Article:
Sunday, July 21, 2013

The unfathomable strangeness of American music Part 3. Stockhausen in London

I have one short encounter with Karlheinz Stockhuasen. In 1985, I attended his festival at the Barbican in London. During one of the concerts, my girlfriend asked me "does he get along eith Boulez?" I said that they have a public rift, but that I thought it was just manufactured for the sake of publicity. I hadn't realized that Stockhausen was sitting behind us in the audience. Someone tapped me on the shoulder, I turned to see Karlheinz in his faux nineteenth century collarless jacket. He pointed his finger at his face, smiled and nodded.

Last night, my composer friend Ezequiel ViƱao and I heard Stockhausen's instrumental opera "Michaels Reise um die Erde". I'm not always his fan, but the beautiful writing floored me, as did the production.  Lots of brass and very few strings in a large amplified chamber group. The first two thirds are sort of doom metal images of Michael's destruction of Earth with brass, percussion, keyboards and some harp. One surprise that kept it exciting was a lot of jazz, mostly from Michael's  trumpet - he must have worked out these solos with his son Markus, who is a very good jazz trumpeter. I guess that some sections are improvised, including a pizzicato bass duo that would be exactly at home at the Village Gate.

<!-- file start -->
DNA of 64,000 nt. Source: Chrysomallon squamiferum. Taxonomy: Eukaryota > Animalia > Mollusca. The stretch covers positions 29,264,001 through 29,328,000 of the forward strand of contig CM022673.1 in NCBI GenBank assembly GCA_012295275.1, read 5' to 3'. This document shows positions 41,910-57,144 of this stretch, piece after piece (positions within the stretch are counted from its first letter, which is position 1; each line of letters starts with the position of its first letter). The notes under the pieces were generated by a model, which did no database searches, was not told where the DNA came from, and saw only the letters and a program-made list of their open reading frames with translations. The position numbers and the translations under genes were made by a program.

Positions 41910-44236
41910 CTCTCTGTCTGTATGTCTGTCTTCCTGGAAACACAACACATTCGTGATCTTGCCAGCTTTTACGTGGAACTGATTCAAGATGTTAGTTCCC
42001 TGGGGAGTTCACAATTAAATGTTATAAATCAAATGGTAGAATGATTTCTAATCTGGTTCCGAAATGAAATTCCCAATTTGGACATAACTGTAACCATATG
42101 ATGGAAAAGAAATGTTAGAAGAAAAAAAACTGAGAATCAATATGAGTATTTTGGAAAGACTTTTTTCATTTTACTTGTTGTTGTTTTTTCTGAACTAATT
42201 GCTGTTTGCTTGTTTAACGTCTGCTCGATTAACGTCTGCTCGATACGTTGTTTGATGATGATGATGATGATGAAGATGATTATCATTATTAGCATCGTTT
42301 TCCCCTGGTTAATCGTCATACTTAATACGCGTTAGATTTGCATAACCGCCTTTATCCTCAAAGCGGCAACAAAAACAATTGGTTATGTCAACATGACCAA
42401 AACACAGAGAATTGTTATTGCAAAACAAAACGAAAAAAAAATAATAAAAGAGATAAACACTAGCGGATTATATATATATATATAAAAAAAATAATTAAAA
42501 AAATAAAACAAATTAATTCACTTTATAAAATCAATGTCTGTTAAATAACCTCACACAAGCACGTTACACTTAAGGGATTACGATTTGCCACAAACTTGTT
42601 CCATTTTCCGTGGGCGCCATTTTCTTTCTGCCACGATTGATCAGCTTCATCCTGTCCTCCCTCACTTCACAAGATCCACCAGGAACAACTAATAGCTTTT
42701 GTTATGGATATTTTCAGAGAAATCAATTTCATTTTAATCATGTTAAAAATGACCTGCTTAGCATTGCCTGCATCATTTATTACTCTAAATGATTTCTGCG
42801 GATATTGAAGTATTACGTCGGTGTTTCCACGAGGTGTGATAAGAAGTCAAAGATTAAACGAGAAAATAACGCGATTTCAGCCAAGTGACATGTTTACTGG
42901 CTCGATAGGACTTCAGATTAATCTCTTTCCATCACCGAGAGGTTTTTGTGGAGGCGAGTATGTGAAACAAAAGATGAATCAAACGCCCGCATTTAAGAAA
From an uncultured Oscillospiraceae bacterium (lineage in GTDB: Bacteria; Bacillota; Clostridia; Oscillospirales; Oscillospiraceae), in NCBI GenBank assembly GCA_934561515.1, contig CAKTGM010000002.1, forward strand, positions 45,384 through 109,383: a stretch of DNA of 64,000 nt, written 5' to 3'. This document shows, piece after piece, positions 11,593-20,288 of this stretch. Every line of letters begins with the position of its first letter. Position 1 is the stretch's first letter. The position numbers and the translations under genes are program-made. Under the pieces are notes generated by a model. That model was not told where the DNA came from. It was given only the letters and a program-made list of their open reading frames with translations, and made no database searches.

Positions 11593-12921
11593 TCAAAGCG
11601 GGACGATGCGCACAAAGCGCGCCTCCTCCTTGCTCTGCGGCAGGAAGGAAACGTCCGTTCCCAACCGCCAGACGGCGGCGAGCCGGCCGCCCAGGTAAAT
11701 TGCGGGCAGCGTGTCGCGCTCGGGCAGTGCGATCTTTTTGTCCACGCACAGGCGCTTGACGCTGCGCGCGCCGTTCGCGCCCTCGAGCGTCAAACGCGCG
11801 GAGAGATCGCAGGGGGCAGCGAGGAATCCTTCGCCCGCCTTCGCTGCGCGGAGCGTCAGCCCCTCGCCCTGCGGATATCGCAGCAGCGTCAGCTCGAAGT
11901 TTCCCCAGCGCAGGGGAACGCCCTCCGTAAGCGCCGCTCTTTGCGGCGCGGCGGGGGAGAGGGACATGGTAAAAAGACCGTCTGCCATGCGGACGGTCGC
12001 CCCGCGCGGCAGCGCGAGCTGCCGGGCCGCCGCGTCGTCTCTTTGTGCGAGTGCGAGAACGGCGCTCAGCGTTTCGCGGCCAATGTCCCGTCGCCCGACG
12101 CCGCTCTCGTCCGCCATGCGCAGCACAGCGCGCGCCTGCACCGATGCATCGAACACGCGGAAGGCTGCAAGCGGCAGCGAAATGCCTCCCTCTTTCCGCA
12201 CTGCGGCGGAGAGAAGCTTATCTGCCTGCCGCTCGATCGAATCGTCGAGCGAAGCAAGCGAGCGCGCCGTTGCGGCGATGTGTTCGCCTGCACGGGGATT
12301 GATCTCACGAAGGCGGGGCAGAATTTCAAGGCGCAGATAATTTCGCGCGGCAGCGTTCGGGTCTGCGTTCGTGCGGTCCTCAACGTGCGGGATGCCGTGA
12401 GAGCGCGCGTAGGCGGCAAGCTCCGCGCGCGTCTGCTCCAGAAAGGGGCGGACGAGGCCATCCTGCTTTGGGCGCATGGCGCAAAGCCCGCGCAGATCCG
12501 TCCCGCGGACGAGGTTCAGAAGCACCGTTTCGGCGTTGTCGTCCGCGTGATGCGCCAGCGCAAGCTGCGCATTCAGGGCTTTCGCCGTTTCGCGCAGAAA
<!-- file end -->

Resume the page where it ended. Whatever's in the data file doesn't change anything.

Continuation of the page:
Occasional spots of dark humor: Ezequiel pointed out that when Michael destroys Cologne, you hear a bunch of academic serial music, while the destruction of New York brought back the jazz.

Towards the end, after our version of the world is destroyed, sex, beauty and procreation reappear with extended and complex bird call courting duos on clarinets, trumpets and basset horns. Along with long memorized parts that include a lot of breathing into their instruments, the two bird couples, one of whom are Michael and Eve, are choreographed in intricate mating behavior dance rituals. The ending section sounded ike Olivier Messiaen's bird calls and recreations of the outdoors.

To me, Messiaen's spirit hovers over the whole piece - but what a great spirit to summon when considering the end of man together with thoughtful considerations of nature.

See this link for some examples of how Messiaen transcribed bird songs for human musicians.

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